Abacavir (ABC) sulfate (Ziagen; also in the combination products Trizivir and Epzicom), a nucleoside reverse transcriptase inhibitor indicated for treatment of HIV-1 infection, has been associated with a unique, serious, and sometimes fatal hypersensitivity reaction (HSR). ABC HSR is a multi-organ syndrome which typically occurs within six weeks of initiating ABC treatment.1 The most common symptoms of an ABC HSR include fever (~80% of cases), rash (~70% of cases), malaise/fatigue, nausea, and vomiting. Other signs and symptoms of an ABC HSR may include myalgia or arthralgia, headache, diarrhea, pruritis, hypotension, and various respiratory symptoms. Development of an ABC HSR requires immediate and permanent discontinuation of the drug, as rechallenge can be fatal.2
Correctly diagnosing an ABC HSR is critical given the severe consequences of this reaction to the patient and the utility of this drug in managing HIV. Unfortunately, the diagnosis of an ABC HSR can be difficult. An ABC HSR may mimic common infections, or may be confused with adverse events seen with other concomitant or prophylactic medications used for the treatment of HIV, or with opportunistic infections commonly seen in patients with HIV. A review of literature indicates that misdiagnosis of an ABC HSR can occur in approximately two to seven percent of patients, independent of whether patients are even taking ABC.1,3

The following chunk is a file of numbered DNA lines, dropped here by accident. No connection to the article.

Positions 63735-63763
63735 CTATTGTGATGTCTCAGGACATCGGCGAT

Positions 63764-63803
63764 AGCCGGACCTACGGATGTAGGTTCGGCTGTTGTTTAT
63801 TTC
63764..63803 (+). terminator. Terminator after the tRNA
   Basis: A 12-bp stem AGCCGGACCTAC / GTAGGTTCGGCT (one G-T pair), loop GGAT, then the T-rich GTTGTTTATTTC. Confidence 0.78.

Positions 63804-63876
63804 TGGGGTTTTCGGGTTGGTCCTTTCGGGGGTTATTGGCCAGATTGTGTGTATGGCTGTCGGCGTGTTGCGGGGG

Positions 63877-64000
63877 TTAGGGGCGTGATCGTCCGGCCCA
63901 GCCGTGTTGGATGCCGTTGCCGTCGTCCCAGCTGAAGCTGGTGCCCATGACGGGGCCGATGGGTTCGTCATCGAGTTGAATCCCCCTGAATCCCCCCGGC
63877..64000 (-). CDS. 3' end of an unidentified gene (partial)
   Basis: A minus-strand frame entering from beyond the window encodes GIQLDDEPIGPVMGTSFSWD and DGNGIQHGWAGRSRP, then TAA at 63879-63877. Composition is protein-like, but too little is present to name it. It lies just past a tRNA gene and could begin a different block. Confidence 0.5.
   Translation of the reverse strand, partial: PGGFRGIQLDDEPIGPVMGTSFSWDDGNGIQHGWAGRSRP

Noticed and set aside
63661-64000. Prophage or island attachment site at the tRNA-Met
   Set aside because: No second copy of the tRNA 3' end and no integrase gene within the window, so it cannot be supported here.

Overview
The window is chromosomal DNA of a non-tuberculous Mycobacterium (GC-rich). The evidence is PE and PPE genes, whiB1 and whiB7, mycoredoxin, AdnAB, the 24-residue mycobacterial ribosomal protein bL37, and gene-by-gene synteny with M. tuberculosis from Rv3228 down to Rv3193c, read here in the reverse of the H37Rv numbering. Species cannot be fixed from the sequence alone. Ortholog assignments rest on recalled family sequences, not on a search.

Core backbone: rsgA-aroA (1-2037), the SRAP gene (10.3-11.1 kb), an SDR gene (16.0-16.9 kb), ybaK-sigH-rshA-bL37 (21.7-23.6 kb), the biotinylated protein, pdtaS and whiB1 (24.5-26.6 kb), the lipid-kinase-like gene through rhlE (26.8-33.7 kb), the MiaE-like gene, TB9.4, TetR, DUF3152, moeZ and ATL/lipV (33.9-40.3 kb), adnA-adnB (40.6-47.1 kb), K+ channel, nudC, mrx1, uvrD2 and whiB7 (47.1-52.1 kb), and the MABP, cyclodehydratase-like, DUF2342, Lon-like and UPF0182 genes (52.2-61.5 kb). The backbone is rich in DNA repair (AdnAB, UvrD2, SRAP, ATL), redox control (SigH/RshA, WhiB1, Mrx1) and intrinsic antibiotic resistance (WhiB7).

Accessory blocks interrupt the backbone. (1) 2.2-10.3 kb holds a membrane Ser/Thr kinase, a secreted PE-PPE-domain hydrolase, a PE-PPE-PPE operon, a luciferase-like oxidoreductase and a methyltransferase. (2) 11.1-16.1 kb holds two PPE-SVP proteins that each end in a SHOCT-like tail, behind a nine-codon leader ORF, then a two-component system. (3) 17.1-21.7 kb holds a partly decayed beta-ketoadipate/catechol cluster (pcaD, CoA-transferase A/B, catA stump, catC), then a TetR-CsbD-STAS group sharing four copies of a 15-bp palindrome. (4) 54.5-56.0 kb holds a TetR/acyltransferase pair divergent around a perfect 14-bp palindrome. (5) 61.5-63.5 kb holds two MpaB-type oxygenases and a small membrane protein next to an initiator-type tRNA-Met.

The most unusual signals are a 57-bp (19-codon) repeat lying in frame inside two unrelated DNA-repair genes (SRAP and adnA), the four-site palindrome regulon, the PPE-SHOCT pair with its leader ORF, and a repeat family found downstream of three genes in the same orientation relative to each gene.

One risk factor that has been shown to be associated with the development of an ABC HSR is the presence of the human leukocyte allele, HLA-B*5701.4,5 In one prospective, randomized clinical trial (PREDICT-1), not treating patients positive for HLA-B*5701 with abacavir significantly reduced the incidence of clinically suspected cases of an ABC HSR from 7.8% to 3.4%.6 Data from this study suggest that 61% of HLA-B*5701 positive subjects may develop an abacavir HSR during the course of therapy compared with 4.5% of HLA-B*5701 negative subjects. As of July 2008, the Boxed Warning on the abacavir product labeling recommends that patients be screened for HLA-B*5701 prior to initiating abacavir treatment.6